Although students can be struggling, suffering, in emotional trauma, or at risk of harming themselves or even others, a one-year-old State Education law requiring mental health training for faculty and staff is not being taken seriously enough, according to members of NYSUT’s Health and Safety Committee.
Emily Conrad, White Plains Teachers Association, said in her district the mental health training for staff is nothing more than speeding through about 10 minutes worth of information online and then answering four questions at the end. Several others confirmed the same experience at their schools.
Students are now taught about stress, depression and suicide prevention, Conrad said. “We teach kids. Why can’t we teach adults?”
The 2016–17 State Education Department budget included amendments to Education Law requiring school emergency response plan training and mental health training.
“Educators play a critical role in the success of students, not just academically, but socially and emotionally as well. Knowing how to recognize the signs of crisis, emotional trauma and other related mental health issues is critical,” reports SED. Information about warning signs and behavioral changes can inform staff about indications of a problem, and how to support a student.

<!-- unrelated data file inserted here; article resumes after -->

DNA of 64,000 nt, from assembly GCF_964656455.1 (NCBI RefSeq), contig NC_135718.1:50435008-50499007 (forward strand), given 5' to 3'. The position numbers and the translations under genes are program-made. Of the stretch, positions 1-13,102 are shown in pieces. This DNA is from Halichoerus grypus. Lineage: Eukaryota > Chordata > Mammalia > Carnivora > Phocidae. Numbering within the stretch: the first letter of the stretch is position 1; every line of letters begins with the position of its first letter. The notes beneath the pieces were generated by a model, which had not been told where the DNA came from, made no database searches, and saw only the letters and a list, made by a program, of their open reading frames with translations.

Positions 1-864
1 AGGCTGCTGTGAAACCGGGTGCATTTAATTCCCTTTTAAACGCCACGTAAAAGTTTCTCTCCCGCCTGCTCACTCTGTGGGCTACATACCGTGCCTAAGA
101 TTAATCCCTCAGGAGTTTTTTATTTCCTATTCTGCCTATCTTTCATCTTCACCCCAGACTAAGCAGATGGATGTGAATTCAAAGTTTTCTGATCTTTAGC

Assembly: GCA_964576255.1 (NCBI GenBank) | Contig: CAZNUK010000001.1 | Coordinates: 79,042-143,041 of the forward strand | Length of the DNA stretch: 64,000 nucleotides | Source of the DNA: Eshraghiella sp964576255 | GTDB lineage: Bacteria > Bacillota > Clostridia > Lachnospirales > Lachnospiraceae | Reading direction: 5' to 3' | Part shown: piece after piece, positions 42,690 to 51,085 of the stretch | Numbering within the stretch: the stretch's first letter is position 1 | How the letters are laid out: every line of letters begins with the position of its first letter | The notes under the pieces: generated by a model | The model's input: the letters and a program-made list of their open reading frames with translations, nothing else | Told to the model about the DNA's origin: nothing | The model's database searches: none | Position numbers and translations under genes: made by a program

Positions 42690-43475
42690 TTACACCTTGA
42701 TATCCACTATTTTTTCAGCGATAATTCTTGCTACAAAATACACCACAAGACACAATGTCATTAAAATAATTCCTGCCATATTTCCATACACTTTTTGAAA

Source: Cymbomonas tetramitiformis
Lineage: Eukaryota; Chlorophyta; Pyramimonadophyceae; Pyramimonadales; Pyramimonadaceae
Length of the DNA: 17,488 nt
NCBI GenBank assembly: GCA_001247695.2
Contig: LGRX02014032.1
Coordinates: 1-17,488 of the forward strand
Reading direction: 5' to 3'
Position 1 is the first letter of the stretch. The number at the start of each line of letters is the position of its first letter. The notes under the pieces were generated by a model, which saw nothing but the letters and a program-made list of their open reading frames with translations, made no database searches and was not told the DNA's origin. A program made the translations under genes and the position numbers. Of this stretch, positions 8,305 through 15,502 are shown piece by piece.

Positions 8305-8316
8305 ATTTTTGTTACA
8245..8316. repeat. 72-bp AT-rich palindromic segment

While the state acknowledges the complexity of the issue, it is yet another unfunded mandate.
“I’ve been giving a lot of training to our members around the state on school violence, and the number one issue is mental health,” said Wendy Hord, NYSUT Health and Safety specialist.
She encourages school districts to use the resources at hand — such as school psychologists, counselors, social workers and school nurses — to work with staff and provide tools.
SED is not “telling districts how to utilize their own resources,” Hord said.
She encouraged union members to speak to school health care professionals and solicit advice on how mental training could be improved, and use those recommendations to put a proposal before the district.
“Then, if they don’t respond, call your (NYSUT) labor relations specialist and report them to SED,” Hord said.
“Teachers want to know what to do,” said Winsome Brown Cook, a social worker and member of the Hempstead Classroom Teachers Association.
Members of NYSUT’s Health and Safety Committee took a break from their meeting for a real health and safety moment: a fire drill. Photo by Liza Frenette.